´Do you know how heavy a leaf is, when it carries the weight of the sun?´
Displacement, alienation, fractured time...Half Gods by Akil Kumarasamy explores through ten short stories the feelings and experiences of families originary from Sri Lanka living in America in the aftermath of the Civil War.
The characters are recurrent and their destinies are intertwinned, with the stories of the new comers radiating around the old ones. Some are concealing in other people´ stories or finding themselves in stories told slowly, in the humming sound of a prayer.
The stories are short, descriptive, with a simple structure, that accounts life episodes connecting the past to the present. War trauma meets the desire to overcome the immigrant status and integrate into the new society. There are stories told openly, with full honesty and without any trace of drama. Subtle irony - as a main feature of the destiny itself, especially the immigrant´s destiny- is what adds a layer of detachment to the collection.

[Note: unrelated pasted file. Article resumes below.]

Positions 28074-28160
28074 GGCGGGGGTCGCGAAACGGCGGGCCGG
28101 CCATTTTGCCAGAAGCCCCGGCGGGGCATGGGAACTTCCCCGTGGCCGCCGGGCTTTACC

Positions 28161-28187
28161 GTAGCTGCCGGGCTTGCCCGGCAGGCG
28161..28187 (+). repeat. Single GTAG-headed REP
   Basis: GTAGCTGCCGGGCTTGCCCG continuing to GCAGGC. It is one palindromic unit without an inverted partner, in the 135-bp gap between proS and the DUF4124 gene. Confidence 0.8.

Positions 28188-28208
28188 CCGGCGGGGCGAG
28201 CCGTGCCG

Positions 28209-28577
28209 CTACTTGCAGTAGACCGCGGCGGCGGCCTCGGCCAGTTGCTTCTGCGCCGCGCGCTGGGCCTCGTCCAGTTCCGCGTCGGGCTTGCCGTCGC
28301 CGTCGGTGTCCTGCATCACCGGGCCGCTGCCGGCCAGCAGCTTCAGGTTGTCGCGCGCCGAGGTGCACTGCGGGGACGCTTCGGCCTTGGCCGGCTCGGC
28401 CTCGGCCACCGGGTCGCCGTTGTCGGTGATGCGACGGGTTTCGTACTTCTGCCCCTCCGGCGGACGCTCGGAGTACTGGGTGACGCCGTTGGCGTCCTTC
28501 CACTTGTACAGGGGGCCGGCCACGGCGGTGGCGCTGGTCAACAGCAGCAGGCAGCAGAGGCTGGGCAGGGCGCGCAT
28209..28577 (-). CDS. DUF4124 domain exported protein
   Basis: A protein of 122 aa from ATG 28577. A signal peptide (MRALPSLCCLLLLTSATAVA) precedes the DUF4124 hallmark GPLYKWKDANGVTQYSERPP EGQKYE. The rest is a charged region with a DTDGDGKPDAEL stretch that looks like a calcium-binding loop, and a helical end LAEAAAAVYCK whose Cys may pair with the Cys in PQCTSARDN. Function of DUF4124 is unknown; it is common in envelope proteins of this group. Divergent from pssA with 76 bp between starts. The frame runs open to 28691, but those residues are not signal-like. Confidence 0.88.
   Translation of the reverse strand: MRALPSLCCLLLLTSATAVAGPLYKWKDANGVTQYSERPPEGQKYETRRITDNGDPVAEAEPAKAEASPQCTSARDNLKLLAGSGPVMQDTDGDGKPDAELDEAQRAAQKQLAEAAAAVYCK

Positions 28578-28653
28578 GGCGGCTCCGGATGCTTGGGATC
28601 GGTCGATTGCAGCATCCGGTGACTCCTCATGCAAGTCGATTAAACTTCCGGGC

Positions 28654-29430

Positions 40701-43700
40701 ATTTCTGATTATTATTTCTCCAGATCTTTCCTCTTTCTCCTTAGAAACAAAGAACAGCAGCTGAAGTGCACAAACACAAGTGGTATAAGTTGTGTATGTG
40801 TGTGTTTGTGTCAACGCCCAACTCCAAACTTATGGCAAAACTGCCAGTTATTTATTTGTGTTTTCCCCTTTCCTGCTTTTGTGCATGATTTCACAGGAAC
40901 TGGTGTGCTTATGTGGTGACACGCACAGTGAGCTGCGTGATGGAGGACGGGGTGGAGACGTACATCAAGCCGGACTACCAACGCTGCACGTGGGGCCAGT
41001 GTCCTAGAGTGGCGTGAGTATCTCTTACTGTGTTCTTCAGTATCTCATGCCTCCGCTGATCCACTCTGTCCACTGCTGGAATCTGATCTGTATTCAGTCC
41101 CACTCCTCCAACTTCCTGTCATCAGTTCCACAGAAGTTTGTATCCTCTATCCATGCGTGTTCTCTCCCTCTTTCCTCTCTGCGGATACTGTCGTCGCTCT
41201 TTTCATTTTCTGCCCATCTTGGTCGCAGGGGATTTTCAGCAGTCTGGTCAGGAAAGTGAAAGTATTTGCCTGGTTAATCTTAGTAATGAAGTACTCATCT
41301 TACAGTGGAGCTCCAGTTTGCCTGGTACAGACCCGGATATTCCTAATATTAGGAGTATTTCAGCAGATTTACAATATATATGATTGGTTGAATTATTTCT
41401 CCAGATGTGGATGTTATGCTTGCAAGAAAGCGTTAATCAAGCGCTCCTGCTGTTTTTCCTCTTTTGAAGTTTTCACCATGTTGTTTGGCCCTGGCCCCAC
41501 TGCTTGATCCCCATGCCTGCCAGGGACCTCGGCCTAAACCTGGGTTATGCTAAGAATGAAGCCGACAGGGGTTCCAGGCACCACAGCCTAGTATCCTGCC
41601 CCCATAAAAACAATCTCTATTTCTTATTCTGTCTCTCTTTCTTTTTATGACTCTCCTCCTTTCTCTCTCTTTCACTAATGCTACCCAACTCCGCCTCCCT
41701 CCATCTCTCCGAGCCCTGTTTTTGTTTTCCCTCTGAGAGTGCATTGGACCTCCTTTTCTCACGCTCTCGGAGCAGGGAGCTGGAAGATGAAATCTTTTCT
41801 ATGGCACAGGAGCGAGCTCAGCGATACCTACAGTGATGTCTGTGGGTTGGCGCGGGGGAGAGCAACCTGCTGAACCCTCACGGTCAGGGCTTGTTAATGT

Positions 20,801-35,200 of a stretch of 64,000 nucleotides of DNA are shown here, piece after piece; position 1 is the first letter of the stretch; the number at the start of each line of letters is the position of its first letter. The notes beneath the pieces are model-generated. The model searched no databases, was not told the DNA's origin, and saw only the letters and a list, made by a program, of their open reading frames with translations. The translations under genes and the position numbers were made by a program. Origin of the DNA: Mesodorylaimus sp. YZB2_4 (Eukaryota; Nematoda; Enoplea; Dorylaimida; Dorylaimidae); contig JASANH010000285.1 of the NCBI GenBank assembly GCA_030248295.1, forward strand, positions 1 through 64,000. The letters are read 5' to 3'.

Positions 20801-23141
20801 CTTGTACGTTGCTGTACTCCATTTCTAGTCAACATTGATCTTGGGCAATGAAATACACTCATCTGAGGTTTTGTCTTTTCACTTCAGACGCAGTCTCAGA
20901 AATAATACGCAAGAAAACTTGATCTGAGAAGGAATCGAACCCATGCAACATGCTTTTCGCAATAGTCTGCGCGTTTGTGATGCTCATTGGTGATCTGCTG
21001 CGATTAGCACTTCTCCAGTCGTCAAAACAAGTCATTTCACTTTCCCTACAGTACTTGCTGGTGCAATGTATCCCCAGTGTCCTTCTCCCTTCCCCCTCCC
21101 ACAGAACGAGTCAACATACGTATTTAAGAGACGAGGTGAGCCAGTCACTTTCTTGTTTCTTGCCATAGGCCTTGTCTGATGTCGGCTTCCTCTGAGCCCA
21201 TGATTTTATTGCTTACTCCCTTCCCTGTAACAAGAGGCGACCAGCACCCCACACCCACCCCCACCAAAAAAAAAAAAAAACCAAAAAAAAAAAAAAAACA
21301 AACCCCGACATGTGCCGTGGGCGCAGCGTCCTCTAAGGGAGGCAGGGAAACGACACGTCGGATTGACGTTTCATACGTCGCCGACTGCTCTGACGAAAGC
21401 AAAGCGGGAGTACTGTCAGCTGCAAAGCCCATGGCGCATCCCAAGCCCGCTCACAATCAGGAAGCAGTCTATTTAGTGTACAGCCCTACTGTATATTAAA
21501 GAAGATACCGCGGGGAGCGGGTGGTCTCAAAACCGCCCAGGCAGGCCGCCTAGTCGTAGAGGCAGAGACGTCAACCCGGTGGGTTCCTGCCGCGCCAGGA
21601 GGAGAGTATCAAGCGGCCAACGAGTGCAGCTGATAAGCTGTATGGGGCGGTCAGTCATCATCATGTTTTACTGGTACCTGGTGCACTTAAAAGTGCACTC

My favorite story so far is The Office of Missing Persons as it reveals both the complexity of the post-war Sri Lankan society as well as the ambiguity of life: sometimes a joke, sometimes a drama.
The brevity of the stories can also operate against the story itself. More than once I wanted a continuation of the episode or was just frustrated that my curiosity was aroused and then punished as the ending was abruptly.
Half Gods is the debut book of Akil Kumarasamy therefore I would love to read the author´s next work, maybe a novel where I would eventually encounter some of the characters and/or at least topics sketched in the short stories.
Rating: 3.5 stars